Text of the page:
White's Directory of Nottinghamshire, 1853
Gedling, Carlton and Stoke Bardolph
Gedling Parish comprises the three townships of Gedling, Carlton and Stoke Bardolph, with a population of 2,922 souls and 4,490 acres of land.
Gedling is a small village with 402 inhabitants, situated 4 miles east-north-east of Nottingham, in a picturesque valley which opens into the vale of the Trent. It contains 1,626 acres of strong clay land. The Earl of Chesterfield is lord of the manor and patron of the rectory, and owns 785 acres. Earl Manvers owns 693 acres, and William Stamford Burnside Esq. also has an estate here. The latter resides at Gedling House, a beautiful modern mansion on a steep declivity overlooking the Trent.
The rectory, before the dissolution of the abbeys, belonged to the monastery of Shelford, and also had a vicarage to which they presented. The rectory is valued in the King's books at £14 6s, and the vicarage at £6 16s 8d, now worth £1,075. It received at the enclosure in 1793 three large allotments of land in lieu of tithes. The Rev. Charles Williams is the incumbent. The church, dedicated to All Saints, has a nave and side aisles, is neatly pewed and has an organ, erected in 1808. It has a handsome lofty spire and four bells. In the body of the church are several handsome marble tablets, one of which remembers the late William E. Elliott Esq., who died in January 1844. His kindness and benevolence knew no bounds, and the poor of the surrounding parishes have lost a tried friend.
The poor land consists of 7a 0r 17p in Arnold, let for £14 15s per annum, and was purchased in 1733 with £122 10s, which had been bequeathed to the poor of the whole parish, who have also the dividends of £550 9s 2d consolidated 3 per cents, left in 1779 by Bishop Chenevix. Those of Carlton formerly had 20s yearly out of the estate of the late John Aslin, who died in 1803, but the poor have lost their claim through the carelessness of a trustee, who misplaced the title deeds. The feast is on the Sunday after All Saints, or on that day when it falls on a Sunday.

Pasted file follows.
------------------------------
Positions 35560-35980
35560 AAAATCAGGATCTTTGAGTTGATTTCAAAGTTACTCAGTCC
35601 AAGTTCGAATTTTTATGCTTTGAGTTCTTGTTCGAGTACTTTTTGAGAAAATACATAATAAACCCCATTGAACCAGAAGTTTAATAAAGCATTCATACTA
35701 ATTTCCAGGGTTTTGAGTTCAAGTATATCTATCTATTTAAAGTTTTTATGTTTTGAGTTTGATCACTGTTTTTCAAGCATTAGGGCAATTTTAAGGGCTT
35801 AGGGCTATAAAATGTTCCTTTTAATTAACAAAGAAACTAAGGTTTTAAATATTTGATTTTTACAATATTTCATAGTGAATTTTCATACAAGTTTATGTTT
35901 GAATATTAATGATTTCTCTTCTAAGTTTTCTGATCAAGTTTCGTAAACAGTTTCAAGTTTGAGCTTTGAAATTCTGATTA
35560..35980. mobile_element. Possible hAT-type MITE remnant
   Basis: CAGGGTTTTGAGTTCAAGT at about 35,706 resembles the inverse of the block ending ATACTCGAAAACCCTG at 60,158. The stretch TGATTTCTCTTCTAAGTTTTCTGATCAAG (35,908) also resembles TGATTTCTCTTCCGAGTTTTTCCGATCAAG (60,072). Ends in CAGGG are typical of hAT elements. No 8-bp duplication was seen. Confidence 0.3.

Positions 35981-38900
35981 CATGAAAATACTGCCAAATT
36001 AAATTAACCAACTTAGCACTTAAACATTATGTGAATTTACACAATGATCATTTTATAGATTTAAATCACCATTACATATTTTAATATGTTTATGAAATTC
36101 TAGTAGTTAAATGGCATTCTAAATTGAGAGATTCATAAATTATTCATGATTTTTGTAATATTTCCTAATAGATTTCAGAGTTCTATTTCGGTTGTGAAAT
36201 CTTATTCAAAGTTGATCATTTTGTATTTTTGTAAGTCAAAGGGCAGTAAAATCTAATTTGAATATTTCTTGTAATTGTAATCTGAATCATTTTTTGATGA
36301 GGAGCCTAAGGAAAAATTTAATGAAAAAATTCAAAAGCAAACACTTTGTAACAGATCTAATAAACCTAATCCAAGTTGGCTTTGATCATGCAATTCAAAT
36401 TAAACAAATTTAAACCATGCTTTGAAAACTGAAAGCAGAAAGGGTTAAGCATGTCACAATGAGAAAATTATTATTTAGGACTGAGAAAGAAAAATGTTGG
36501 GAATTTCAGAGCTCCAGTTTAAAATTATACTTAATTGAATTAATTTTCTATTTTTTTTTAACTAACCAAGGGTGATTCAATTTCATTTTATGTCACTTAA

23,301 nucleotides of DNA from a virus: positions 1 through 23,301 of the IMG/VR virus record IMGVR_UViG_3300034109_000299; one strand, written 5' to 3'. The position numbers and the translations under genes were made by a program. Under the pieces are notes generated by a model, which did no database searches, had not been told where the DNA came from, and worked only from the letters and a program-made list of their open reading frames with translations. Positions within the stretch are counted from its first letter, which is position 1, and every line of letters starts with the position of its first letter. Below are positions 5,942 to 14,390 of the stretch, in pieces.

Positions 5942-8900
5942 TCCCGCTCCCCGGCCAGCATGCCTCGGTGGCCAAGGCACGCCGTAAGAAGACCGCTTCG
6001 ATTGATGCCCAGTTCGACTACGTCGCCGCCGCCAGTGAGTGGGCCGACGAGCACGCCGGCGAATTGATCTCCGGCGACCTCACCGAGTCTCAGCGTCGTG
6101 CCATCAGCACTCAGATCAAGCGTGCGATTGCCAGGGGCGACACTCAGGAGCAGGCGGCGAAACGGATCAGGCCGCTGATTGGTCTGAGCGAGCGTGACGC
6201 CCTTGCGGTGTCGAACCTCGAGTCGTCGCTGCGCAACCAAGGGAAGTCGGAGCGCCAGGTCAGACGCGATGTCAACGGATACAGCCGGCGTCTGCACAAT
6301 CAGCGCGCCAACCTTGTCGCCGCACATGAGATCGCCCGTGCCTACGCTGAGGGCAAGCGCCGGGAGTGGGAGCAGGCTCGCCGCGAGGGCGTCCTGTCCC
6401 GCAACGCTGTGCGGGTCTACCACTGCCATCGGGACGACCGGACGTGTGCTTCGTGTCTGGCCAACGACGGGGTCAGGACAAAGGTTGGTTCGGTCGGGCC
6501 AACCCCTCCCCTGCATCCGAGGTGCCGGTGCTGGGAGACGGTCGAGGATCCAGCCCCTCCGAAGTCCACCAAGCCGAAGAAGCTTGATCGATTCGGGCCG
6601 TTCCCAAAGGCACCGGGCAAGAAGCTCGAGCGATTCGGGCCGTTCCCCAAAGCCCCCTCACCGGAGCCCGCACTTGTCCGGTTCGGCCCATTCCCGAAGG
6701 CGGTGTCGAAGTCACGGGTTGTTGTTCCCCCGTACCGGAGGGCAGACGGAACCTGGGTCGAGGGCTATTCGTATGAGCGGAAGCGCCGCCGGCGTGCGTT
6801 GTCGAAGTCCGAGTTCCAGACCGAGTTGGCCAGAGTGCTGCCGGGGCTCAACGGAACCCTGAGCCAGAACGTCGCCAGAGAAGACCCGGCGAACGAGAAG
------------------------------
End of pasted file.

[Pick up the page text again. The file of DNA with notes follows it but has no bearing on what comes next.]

Carlton, 3 miles east by north of Nottingham, is the largest village and township in the parish, having 1,404 acres of land and 2,329 inhabitants, many of whom are employed in hosiery manufacture, there being upwards of 420 stocking frames in the village. The hills near the town command extensive views of Nottingham and the vale of the Trent. The Earl of Chesterfield is the principal owner, but the Rev. Charles Williams and Earl Manvers have estates here, the latter of whom is lord of the manor. The Wesleyan Chapel was built in 1801, the Baptist Chapel in 1823 and the Wesleyan Association in 1844. A Court Leet is held by the Earl of Chesterfield in April, and another by Earl Manvers in October. The feast is on the first Sunday in November. The Midland Company's railway passes through this village and has a neat station here.
Stoke Bardolph is a small village and township upon the Trent bank, two miles east by south of Gedling, and five miles east of Nottingham. It has 191 inhabitants amd 1,054 acres of land, which was enclosed in 1793 when an allotment was made in lieu of tithes. The Earl of Chesterfield and Earl Manvers are the principal owners, and joint lords of the manor. It had anciently a small chapel, but no remains are now left of it. The Earl of Chesterfield, in 1843, gave about one rood of land, near the site on which it formerly stood, on which is erected a neat ornamental chapel, with a turret and bell. The rector of Gedling is the officiating minister. A short distance south-east of the church there formerly stood a castle of considerable extent, surrounded by a moat, the interior of which was upwards of two acres. It was the residence of the Lords Bardolf, to which the entire lordship anciently belonged. The feast is held on the Sunday after St Luke's. A ferry crosses the Trent to Shelford.
[Transcribed by Clive Henly]